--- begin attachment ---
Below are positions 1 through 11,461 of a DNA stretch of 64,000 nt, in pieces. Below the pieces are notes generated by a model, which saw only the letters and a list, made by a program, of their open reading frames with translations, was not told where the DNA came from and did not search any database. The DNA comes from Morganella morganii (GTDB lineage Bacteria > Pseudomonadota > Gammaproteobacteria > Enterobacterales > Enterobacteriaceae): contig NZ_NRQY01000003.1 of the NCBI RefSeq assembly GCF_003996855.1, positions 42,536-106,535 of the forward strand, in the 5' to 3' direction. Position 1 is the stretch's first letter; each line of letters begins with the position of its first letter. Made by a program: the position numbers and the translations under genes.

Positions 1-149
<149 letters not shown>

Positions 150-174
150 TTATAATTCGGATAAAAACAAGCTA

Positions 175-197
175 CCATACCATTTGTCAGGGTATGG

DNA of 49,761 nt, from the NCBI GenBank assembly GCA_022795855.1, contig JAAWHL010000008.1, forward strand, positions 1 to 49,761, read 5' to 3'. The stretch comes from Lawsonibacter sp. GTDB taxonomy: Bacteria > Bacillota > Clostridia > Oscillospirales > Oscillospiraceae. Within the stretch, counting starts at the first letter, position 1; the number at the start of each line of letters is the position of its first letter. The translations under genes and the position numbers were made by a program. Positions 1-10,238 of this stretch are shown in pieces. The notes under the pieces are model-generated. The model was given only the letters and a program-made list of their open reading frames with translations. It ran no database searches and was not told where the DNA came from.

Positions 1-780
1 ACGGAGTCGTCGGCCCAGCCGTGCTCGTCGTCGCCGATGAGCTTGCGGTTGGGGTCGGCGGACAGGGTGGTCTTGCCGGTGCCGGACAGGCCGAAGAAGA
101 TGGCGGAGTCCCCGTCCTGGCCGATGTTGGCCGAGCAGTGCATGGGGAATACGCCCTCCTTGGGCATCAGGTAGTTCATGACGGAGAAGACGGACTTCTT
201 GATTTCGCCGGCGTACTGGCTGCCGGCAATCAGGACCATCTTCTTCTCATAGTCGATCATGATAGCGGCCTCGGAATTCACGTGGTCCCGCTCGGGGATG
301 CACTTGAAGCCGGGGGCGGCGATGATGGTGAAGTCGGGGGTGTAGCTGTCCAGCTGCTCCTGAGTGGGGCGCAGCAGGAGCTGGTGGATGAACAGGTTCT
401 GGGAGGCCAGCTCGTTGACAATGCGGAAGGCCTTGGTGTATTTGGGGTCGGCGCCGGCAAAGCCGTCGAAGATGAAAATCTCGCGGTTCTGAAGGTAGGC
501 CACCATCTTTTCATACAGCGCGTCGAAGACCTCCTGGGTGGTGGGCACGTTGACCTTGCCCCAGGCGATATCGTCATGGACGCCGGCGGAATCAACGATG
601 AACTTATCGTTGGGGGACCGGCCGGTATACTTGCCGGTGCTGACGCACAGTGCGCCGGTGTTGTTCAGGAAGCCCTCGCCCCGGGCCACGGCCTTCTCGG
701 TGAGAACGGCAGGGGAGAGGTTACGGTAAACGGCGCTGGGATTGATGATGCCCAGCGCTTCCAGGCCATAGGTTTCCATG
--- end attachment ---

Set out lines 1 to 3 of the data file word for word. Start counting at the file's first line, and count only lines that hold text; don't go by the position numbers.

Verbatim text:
Below are positions 1 through 11,461 of a DNA stretch of 64,000 nt, in pieces. Below the pieces are notes generated by a model, which saw only the letters and a list, made by a program, of their open reading frames with translations, was not told where the DNA came from and did not search any database. The DNA comes from Morganella morganii (GTDB lineage Bacteria > Pseudomonadota > Gammaproteobacteria > Enterobacterales > Enterobacteriaceae): contig NZ_NRQY01000003.1 of the NCBI RefSeq assembly GCF_003996855.1, positions 42,536-106,535 of the forward strand, in the 5' to 3' direction. Position 1 is the stretch's first letter; each line of letters begins with the position of its first letter. Made by a program: the position numbers and the translations under genes.

Positions 1-149
<149 letters not shown>